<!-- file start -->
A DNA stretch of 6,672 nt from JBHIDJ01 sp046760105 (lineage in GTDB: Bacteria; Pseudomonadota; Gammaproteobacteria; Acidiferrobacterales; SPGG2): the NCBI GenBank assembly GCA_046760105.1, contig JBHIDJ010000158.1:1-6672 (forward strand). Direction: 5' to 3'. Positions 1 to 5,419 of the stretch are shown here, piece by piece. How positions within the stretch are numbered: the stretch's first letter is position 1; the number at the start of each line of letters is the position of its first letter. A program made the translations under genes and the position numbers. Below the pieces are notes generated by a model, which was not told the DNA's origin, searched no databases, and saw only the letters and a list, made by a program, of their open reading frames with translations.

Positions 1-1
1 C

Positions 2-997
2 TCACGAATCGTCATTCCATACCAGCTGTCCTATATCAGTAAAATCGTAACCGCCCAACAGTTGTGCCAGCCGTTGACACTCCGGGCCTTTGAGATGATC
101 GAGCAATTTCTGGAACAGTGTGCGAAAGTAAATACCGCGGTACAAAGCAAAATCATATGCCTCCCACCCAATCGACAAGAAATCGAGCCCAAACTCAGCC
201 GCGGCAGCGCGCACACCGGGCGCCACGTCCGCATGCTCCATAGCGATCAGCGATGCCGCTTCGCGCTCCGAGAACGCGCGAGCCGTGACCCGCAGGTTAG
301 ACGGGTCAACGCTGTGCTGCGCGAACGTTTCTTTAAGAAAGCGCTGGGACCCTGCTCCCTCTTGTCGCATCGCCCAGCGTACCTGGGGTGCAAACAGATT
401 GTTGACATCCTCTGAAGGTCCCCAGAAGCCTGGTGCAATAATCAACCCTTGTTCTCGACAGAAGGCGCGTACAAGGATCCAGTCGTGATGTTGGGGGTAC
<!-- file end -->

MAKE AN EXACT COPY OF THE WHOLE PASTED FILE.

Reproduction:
A DNA stretch of 6,672 nt from JBHIDJ01 sp046760105 (lineage in GTDB: Bacteria; Pseudomonadota; Gammaproteobacteria; Acidiferrobacterales; SPGG2): the NCBI GenBank assembly GCA_046760105.1, contig JBHIDJ010000158.1:1-6672 (forward strand). Direction: 5' to 3'. Positions 1 to 5,419 of the stretch are shown here, piece by piece. How positions within the stretch are numbered: the stretch's first letter is position 1; the number at the start of each line of letters is the position of its first letter. A program made the translations under genes and the position numbers. Below the pieces are notes generated by a model, which was not told the DNA's origin, searched no databases, and saw only the letters and a list, made by a program, of their open reading frames with translations.

Positions 1-1
1 C

Positions 2-997
2 TCACGAATCGTCATTCCATACCAGCTGTCCTATATCAGTAAAATCGTAACCGCCCAACAGTTGTGCCAGCCGTTGACACTCCGGGCCTTTGAGATGATC
101 GAGCAATTTCTGGAACAGTGTGCGAAAGTAAATACCGCGGTACAAAGCAAAATCATATGCCTCCCACCCAATCGACAAGAAATCGAGCCCAAACTCAGCC
201 GCGGCAGCGCGCACACCGGGCGCCACGTCCGCATGCTCCATAGCGATCAGCGATGCCGCTTCGCGCTCCGAGAACGCGCGAGCCGTGACCCGCAGGTTAG
301 ACGGGTCAACGCTGTGCTGCGCGAACGTTTCTTTAAGAAAGCGCTGGGACCCTGCTCCCTCTTGTCGCATCGCCCAGCGTACCTGGGGTGCAAACAGATT
401 GTTGACATCCTCTGAAGGTCCCCAGAAGCCTGGTGCAATAATCAACCCTTGTTCTCGACAGAAGGCGCGTACAAGGATCCAGTCGTGATGTTGGGGGTAC